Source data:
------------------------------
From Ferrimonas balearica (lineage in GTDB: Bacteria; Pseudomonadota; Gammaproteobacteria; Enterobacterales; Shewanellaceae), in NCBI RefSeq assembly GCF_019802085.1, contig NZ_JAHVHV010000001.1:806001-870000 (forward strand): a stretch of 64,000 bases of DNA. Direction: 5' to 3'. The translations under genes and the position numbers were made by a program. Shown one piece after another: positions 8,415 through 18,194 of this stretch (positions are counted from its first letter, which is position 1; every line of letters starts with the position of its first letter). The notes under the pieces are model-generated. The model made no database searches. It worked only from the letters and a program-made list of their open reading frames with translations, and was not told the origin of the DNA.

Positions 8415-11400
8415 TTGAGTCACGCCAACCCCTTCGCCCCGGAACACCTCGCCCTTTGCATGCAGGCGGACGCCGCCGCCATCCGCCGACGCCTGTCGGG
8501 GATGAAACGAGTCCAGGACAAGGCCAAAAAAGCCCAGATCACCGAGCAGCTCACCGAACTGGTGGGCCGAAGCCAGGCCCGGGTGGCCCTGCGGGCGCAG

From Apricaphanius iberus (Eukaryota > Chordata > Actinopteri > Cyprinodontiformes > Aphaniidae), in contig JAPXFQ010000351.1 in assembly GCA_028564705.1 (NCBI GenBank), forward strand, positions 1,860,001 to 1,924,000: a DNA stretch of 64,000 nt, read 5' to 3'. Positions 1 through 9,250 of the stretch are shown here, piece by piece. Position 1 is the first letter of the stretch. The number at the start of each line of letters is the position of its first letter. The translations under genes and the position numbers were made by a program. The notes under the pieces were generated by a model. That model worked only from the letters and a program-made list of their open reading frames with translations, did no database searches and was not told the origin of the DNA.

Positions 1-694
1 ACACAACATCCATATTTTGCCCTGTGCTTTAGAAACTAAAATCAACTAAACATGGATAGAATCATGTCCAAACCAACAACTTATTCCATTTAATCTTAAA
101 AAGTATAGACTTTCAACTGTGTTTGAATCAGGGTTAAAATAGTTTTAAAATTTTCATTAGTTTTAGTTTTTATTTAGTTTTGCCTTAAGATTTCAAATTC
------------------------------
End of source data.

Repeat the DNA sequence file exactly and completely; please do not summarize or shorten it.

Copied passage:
From Ferrimonas balearica (lineage in GTDB: Bacteria; Pseudomonadota; Gammaproteobacteria; Enterobacterales; Shewanellaceae), in NCBI RefSeq assembly GCF_019802085.1, contig NZ_JAHVHV010000001.1:806001-870000 (forward strand): a stretch of 64,000 bases of DNA. Direction: 5' to 3'. The translations under genes and the position numbers were made by a program. Shown one piece after another: positions 8,415 through 18,194 of this stretch (positions are counted from its first letter, which is position 1; every line of letters starts with the position of its first letter). The notes under the pieces are model-generated. The model made no database searches. It worked only from the letters and a program-made list of their open reading frames with translations, and was not told the origin of the DNA.

Positions 8415-11400
8415 TTGAGTCACGCCAACCCCTTCGCCCCGGAACACCTCGCCCTTTGCATGCAGGCGGACGCCGCCGCCATCCGCCGACGCCTGTCGGG
8501 GATGAAACGAGTCCAGGACAAGGCCAAAAAAGCCCAGATCACCGAGCAGCTCACCGAACTGGTGGGCCGAAGCCAGGCCCGGGTGGCCCTGCGGGCGCAG

From Apricaphanius iberus (Eukaryota > Chordata > Actinopteri > Cyprinodontiformes > Aphaniidae), in contig JAPXFQ010000351.1 in assembly GCA_028564705.1 (NCBI GenBank), forward strand, positions 1,860,001 to 1,924,000: a DNA stretch of 64,000 nt, read 5' to 3'. Positions 1 through 9,250 of the stretch are shown here, piece by piece. Position 1 is the first letter of the stretch. The number at the start of each line of letters is the position of its first letter. The translations under genes and the position numbers were made by a program. The notes under the pieces were generated by a model. That model worked only from the letters and a program-made list of their open reading frames with translations, did no database searches and was not told the origin of the DNA.

Positions 1-694
1 ACACAACATCCATATTTTGCCCTGTGCTTTAGAAACTAAAATCAACTAAACATGGATAGAATCATGTCCAAACCAACAACTTATTCCATTTAATCTTAAA
101 AAGTATAGACTTTCAACTGTGTTTGAATCAGGGTTAAAATAGTTTTAAAATTTTCATTAGTTTTAGTTTTTATTTAGTTTTGCCTTAAGATTTCAAATTC